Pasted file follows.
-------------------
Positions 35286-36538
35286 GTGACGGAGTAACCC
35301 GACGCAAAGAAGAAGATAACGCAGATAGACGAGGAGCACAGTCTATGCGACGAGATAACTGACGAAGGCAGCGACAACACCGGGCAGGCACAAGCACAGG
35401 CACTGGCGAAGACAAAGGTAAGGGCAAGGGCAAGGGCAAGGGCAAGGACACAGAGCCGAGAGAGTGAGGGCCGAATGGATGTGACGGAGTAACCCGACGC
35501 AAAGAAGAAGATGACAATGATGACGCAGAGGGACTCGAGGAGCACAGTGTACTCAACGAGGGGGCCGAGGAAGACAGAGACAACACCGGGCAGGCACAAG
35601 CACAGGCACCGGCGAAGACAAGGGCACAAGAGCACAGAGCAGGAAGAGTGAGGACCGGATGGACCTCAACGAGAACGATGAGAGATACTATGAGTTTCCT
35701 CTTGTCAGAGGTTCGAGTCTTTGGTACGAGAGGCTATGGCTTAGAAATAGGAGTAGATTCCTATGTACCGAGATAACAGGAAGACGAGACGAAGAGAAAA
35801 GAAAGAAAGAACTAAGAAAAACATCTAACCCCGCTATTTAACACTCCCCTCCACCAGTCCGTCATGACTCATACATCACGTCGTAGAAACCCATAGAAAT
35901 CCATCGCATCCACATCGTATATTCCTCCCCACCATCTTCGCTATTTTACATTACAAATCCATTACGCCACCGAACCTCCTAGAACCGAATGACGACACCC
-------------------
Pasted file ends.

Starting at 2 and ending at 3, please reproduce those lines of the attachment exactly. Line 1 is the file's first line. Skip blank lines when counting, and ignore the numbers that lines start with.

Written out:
35286 GTGACGGAGTAACCC
35301 GACGCAAAGAAGAAGATAACGCAGATAGACGAGGAGCACAGTCTATGCGACGAGATAACTGACGAAGGCAGCGACAACACCGGGCAGGCACAAGCACAGG